January 5, 2022
Rogan Shimmin is a Technical Program Manager and Senior Engineer within DIU’s Space Portfolio. Prior to joining DIU, Rogan worked at NASA Johnson Space Center performing mission safety analysis for the Orion space capsule. Rogan also spent time at NASA’s Ames Research Center where he led a small satellite team. In his spare time Rogan is a rescue combat systems officer for the 129th Rescue Wing at Moffett Field, California. Rogan was recently invited to participate in the second round of astronaut selection for the European Space Agency. He is eagerly awaiting the results.
Why were you interested in working at DIU?
Through my experience working on government-owned, government-operated systems at NASA, I quickly learned that there are certain expectations we have for commercial solutions that are somehow missing within government development—the most obvious example being intuitive and responsive user interfaces. I was frustrated by the tendency within government technology research programs to spend years producing a widget, only to then put that widget on a shelf to gather dust. In contrast, commercial solutions are driven by a commercial demand, which propels them across the valley of death and into production. DIU presented an opportunity for me to help shift the government's mindset, while also getting out of my lab and seeing all the super cool stuff everyone else is doing!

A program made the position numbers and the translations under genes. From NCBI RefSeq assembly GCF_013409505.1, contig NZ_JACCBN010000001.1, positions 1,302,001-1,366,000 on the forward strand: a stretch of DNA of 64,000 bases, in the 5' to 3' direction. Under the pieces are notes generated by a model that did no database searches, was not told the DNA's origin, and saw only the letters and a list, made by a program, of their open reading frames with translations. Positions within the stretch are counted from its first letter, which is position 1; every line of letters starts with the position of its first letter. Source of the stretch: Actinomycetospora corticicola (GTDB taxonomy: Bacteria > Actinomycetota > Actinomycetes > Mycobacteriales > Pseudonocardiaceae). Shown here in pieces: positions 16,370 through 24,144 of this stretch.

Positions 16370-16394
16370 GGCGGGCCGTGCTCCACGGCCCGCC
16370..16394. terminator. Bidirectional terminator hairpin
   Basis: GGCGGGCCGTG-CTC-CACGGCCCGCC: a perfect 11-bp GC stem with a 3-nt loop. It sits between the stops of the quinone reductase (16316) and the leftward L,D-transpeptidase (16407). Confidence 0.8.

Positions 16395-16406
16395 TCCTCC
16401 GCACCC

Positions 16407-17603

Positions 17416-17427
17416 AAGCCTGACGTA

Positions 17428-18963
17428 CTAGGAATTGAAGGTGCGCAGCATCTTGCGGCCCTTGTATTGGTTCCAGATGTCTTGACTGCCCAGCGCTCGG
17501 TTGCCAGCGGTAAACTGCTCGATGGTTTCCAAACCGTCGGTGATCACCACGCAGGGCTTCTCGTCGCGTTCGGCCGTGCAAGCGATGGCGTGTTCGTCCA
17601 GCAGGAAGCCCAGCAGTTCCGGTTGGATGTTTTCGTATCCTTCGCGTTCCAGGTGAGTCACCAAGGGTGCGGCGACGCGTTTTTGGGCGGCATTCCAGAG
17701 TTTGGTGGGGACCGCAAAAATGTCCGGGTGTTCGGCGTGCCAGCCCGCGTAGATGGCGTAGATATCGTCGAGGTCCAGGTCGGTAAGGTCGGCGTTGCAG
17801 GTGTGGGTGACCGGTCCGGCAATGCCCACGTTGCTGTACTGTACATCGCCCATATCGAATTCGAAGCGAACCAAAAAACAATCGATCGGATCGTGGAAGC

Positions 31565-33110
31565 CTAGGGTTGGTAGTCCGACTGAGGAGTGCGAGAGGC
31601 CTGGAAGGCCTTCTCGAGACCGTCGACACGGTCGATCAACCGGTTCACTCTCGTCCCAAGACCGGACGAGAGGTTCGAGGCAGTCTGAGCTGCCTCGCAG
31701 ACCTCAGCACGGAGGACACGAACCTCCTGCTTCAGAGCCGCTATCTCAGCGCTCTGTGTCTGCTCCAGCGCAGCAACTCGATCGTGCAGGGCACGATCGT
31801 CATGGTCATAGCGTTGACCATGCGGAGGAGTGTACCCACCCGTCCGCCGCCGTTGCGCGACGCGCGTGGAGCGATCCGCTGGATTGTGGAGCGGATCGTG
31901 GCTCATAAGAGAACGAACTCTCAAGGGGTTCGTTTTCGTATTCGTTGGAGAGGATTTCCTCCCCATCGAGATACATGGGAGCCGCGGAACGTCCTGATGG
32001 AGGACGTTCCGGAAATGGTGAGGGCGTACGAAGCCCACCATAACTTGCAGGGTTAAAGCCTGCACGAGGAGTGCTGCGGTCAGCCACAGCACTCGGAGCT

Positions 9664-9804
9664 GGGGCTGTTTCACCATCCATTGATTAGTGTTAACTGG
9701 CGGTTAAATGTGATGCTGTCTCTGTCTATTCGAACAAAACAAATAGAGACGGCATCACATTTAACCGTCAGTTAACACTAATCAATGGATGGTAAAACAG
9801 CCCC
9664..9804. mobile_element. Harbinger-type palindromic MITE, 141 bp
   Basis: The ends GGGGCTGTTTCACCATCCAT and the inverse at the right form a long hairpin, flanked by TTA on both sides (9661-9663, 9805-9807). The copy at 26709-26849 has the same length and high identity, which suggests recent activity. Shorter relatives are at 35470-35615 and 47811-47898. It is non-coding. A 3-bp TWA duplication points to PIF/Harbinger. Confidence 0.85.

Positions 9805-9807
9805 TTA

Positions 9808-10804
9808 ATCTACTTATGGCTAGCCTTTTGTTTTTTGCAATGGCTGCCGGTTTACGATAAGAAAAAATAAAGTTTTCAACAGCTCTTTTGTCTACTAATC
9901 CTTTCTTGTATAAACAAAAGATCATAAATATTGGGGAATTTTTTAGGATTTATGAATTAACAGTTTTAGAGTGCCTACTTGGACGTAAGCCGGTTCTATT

What is your favorite DIU experience?
I was able to see DIU in action by taking “field trips” with the team to watch the space portfolio’s technology from simulations to rocket launches. Of course these opportunities have slowed during the COVID-19 pandemic, but that gave me the chance to get deep into my biggest project yet, the Hybrid Space Architecture, which I believe has the potential to transform our space connectivity.
If you could solve any DoD problem tomorrow, no matter how big, what would you tackle and why?
While I have many personal (but widely shared) frustrations with issues such as the recruitment and retention, stovepipes, and the pace of traditional DoD acquisitions, I believe the biggest issue DoD faces right now is climate change. More chaotic weather will pose an increasing national security risk, due to reduced food security, increased migration, more energetic natural disasters, and heightened tensions between nations. Interestingly, this problem is easily solvable through a combination of existing technology and policy, making it a perfect case for DIU.
What emerging commercial technologies are you most excited about?
I'm a space nerd, so the rapidly falling costs of launch and on-orbit assembly, tied to the expansion of ubiquitous broadband communications in space, are finally leading the human race to become the space-faring species we imagined in the 1960s. Meanwhile, the advent of more efficient and cleaner batteries, biofuels, and hydrogen storage, generated by renewable energy sources, will provide abundant energy for sustained growth while allowing new carbon sequestration technologies to restore our own planet to its pristine legacy.